11. I’m in my new seat for about 15 minutes when I notice a parade of people making their way from the rear to the front of the aircraft. Apparently they’ve decided it would make more sense to move Medical Emergency Woman to the front. So there was no reason for me to switch seats after all…

  12. We land. There are fire trucks and police cars (???) waiting on the tarmac. We all wait for the combined emergency services of San Diego to whisk Medical Emergency Woman away (no matter how annoying she was, I hope she’s all right — I’m still trying to figure out what could happen to you to take you from feeling fine at liftoff to needing all that assistance a couple of hours later) before we disembark.

  13. Baggage claim. I go down to get my bags. Apparently JetBlue is pioneering a new method of handling baggage pickup too:

    1. you go to the baggage claim
    2. you stand around with your thumb up your ass for an HOUR, because Lord knows there’s nothing better after a five hour flight
    3. they eventually send out your bags on a DIFFERENT CAROUSEL than the one they announced and marked on all the displays


  14. Rental car pickup. At this airport, to get to the rental-car agencies you have to take a shuttle bus; they’re not in the terminal. I find the bus for my company and get in. There’s one other guy on the bus with me, along with the driver. The driver is listening to a country music station that’s playing a sappy pop-country ballad that, I find now, is written by Garth Brooks and called “The Dance“:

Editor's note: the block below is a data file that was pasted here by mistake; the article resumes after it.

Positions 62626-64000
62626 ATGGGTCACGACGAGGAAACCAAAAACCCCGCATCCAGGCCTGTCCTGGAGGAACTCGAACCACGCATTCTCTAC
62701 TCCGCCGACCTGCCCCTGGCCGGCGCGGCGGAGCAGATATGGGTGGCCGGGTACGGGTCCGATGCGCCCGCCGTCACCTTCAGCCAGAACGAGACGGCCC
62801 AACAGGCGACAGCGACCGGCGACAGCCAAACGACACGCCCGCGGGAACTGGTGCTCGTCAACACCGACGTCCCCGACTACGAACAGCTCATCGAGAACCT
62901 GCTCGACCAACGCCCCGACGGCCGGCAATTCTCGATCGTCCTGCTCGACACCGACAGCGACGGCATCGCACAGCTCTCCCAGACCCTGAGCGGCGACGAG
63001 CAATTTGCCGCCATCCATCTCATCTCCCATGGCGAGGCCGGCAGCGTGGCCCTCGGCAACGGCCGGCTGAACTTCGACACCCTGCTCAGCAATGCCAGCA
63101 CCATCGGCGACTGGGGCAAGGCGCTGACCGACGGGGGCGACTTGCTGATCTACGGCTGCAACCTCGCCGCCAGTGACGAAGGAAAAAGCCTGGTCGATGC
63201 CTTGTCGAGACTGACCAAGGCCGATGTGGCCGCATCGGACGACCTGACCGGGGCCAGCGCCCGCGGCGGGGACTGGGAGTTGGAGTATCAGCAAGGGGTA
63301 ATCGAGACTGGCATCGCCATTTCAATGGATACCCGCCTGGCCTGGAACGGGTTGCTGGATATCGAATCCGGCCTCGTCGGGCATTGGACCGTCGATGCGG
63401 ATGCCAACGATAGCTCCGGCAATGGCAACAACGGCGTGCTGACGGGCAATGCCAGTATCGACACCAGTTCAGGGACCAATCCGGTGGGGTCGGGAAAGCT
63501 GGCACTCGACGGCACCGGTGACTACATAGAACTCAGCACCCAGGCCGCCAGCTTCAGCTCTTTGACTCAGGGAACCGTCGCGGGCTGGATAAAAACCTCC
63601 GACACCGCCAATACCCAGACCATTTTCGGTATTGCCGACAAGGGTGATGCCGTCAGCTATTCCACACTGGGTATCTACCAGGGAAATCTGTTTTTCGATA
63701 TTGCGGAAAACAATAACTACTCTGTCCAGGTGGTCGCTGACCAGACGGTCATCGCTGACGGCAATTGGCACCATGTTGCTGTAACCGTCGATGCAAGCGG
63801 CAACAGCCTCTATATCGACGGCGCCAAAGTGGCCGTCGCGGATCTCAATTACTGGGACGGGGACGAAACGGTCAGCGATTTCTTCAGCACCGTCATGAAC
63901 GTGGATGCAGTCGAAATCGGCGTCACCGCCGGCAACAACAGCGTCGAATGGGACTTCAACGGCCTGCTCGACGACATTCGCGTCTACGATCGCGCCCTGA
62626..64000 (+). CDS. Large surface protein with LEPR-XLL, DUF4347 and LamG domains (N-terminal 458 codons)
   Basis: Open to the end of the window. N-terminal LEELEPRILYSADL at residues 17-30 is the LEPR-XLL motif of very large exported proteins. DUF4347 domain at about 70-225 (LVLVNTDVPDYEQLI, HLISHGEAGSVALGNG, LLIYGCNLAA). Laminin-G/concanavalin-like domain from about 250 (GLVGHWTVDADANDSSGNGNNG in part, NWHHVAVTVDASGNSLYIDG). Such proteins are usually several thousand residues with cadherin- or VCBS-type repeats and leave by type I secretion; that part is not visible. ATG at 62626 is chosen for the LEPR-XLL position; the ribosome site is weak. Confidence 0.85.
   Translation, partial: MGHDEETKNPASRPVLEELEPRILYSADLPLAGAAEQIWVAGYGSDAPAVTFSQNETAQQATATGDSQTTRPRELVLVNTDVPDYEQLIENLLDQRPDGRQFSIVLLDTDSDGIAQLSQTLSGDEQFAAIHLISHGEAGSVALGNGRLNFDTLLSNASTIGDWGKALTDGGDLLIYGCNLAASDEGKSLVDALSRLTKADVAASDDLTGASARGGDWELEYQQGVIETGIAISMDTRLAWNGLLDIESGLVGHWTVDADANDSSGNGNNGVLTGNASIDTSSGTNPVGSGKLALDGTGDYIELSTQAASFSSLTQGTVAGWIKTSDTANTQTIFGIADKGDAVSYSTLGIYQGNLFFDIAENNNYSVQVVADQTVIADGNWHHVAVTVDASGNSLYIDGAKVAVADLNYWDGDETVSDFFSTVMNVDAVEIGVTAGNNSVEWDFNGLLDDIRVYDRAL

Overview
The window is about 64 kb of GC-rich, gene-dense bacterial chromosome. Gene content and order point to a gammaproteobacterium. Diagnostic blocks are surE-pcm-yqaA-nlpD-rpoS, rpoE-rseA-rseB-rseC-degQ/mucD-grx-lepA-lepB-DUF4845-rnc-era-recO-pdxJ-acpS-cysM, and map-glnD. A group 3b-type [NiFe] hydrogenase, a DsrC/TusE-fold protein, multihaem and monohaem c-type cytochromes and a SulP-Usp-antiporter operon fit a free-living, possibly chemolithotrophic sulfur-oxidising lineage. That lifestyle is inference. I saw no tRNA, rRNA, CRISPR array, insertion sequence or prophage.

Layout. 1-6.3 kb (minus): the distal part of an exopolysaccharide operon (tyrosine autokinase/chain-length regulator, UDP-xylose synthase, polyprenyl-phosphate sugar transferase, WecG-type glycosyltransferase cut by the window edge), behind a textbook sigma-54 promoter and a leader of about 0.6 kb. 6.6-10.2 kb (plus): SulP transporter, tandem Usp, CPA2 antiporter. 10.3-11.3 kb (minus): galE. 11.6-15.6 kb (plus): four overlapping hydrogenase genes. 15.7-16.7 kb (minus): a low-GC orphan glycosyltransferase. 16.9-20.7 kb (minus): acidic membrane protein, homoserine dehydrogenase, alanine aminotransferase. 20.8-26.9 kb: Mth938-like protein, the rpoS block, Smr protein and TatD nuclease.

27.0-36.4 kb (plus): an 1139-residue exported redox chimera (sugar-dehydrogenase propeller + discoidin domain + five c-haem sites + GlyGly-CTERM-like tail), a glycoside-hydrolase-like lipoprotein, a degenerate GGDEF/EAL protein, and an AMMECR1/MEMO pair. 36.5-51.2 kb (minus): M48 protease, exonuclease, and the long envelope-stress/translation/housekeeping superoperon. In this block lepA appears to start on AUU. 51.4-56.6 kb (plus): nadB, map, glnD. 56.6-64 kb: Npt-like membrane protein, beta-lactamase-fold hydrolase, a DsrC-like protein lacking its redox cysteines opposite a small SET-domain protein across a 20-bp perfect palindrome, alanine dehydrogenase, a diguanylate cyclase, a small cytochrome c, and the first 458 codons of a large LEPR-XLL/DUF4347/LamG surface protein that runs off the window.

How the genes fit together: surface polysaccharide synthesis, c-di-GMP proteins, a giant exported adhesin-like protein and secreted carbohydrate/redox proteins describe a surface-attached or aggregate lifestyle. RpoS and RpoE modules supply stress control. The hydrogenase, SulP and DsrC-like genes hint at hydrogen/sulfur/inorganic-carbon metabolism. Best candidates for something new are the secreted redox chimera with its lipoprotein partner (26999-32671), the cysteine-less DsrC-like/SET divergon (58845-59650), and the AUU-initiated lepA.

Our lives
    are better left to chance
    I could have missed the pain…
    But I’d have had to miss…


    Anyway… as we’re driving to the rental car company (which turns out to be about 4000 nautical miles from the airport), I notice that BOTH THE DRIVER AND THE OTHER GUY ARE SINGING ALONG to this silly ballad. Not belting it out together like a duet — just kind of singing it quietly, like they think they’re singing it under their breath but they’re not very good at that. So the end result is that it still SOUNDS like they’re doing a duet, only the most tentative duet ever performed.

    And it’s not awkward at all that of 3 people on this bus I’m the only one not singing along, right?

    “One of us… one of us…”

  15. I get to the rental car place. As has happened every other time I have traveled to California, the rental car I have “reserved” (a compact) turns out to be unavailable. All they have left are minivans and trucks. “But don’t worry sir! We’ll give you a FREE UPGRADE to either one!”